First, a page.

An academic has claimed that Nature Publishing Group’s new transparency policy is belied by its failure to enforce its existing requirement that authors make their raw data available.
Last week NPG announced the measures to ensure the reproducibility of papers in the life sciences. Authors will be required to include more technical and statistical information in their submissions, while length restrictions on papers’ method sections will be abolished.
But according to Philip Moriarty, professor of physics at the University of Nottingham, the journal Nature Materials has failed to implement NPG’s extant data transparency policy in the case of two disputed papers.
As previously reported in Times Higher Education, Professor Moriarty is among several scientists critical of work by Francesco Stellacci, full professor at the École Polytechnique Fédérale de Lausanne in Switzerland, that purports to reveal the existence of “stripy nanoparticles”.
Professor Moriarty contacted Nature Materials in February as part of his efforts to obtain the raw data associated with papers Professor Stellacci published in the journal in 2004 and 2012. NPG’s existing policy requires authors to make raw data “promptly available to others without undue qualification”.
The journal agreed to remind Professor Stellacci of his “obligations”. However, Professor Moriarty was then told that the scientist had “decided not to engage in the public debate but to ask independent scientists to reproduce his work”. Professor Stellacci would then “put all of the analysed images online”.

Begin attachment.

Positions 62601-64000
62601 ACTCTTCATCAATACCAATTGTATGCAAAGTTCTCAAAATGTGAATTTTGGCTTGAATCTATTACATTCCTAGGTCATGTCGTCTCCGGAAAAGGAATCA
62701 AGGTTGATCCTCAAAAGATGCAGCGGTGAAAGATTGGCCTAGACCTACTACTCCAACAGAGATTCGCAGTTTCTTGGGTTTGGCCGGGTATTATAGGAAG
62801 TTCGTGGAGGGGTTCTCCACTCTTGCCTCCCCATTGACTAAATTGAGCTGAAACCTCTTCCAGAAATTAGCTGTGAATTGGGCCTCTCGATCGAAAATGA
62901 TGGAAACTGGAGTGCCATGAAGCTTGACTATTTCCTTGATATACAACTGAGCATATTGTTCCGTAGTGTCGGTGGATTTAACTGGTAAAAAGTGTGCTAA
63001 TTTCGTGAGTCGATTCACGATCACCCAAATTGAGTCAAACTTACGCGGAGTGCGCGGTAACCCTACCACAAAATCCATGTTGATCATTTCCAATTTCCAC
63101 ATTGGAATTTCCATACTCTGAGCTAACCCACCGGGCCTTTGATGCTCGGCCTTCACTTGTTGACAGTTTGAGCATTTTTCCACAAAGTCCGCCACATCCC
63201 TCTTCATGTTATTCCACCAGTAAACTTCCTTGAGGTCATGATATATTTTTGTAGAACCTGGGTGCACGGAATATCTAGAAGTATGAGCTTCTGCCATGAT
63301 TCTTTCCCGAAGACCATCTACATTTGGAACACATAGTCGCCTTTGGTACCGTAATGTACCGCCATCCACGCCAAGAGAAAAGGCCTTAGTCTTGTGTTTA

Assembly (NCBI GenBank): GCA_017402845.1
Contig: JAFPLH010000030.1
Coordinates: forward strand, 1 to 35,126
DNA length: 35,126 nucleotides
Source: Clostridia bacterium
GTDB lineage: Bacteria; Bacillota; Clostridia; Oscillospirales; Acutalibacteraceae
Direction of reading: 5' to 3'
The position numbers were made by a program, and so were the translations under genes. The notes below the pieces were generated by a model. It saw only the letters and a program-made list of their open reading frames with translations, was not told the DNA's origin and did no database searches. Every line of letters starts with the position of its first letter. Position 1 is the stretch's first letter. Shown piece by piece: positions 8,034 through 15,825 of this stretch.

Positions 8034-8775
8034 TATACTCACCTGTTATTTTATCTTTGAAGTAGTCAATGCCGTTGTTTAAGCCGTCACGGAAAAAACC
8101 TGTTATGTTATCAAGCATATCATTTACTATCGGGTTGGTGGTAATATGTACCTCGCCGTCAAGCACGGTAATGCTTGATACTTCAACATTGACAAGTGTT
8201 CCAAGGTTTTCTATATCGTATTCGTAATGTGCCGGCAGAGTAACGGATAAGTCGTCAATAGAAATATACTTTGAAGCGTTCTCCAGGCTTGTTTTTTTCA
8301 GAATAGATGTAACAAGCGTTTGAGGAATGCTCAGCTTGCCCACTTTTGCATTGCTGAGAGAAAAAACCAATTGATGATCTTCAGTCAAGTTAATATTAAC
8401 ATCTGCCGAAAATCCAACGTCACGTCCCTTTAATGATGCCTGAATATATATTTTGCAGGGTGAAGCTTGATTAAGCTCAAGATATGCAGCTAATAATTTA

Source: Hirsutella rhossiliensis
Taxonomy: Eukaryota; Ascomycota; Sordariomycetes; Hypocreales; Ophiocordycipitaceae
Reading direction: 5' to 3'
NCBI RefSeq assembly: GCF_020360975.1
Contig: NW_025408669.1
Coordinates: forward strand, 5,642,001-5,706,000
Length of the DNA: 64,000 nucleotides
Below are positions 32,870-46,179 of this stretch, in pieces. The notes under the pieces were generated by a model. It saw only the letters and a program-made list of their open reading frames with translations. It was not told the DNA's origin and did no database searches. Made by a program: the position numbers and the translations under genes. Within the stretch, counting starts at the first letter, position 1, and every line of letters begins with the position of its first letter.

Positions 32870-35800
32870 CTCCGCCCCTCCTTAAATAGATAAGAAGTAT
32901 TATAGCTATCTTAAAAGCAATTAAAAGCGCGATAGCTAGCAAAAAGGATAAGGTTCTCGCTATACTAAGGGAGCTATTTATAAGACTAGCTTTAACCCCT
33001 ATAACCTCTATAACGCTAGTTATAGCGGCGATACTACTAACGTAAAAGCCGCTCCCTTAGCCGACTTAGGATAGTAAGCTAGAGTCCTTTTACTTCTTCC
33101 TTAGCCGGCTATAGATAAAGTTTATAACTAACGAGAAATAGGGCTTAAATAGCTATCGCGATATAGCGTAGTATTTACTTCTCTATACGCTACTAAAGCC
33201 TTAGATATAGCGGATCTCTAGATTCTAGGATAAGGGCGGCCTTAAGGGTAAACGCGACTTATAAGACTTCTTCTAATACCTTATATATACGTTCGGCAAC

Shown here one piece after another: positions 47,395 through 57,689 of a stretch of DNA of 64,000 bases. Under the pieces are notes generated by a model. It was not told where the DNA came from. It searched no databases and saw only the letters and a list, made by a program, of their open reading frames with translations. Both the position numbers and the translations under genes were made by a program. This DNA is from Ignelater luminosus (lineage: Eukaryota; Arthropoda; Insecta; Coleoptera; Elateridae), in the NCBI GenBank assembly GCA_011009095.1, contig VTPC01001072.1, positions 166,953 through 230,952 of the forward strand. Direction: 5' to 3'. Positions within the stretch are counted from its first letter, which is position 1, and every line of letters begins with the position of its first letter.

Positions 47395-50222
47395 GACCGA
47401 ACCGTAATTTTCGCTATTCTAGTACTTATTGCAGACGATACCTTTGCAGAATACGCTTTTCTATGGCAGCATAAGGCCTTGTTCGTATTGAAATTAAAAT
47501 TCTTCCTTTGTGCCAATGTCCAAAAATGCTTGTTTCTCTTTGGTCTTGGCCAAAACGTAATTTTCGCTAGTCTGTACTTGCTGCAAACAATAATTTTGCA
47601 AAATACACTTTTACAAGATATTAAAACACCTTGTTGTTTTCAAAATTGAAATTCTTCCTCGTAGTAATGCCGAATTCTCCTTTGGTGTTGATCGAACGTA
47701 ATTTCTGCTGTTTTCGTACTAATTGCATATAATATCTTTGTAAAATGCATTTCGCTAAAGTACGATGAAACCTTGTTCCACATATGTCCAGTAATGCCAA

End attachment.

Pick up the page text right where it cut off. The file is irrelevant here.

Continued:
Professor Moriarty feared that the released data would be “cherry-picked” and claimed that the journal’s toleration of this approach contradicted its own policies.
“Even if we were to obtain strong evidence for [stripy nanoparticles], this would not suddenly validate Stellacci’s earlier work,” he added.
But Professor Stellacci said this “shift” to attacking his “persona” showed that Professor Moriarty was afraid that the three groups he had enlisted on the basis of their “competence and independence from me” would successfully reproduce his work.
He said he had agreed to provide Professor Moriarty with his raw data, plus samples of the nanoparticles. But after the Nottingham professor’s public criticisms, Professor Stellacci had insisted on waiting until the independent groups had published their results - which they will do within a fortnight - so that Professor Moriarty’s “propensity for blogging” did not influence them.
“Isn’t this reasonable? Doesn’t this ensure a better outcome?” he asked.
A spokeswoman for NPG said that the case was “under active consideration”.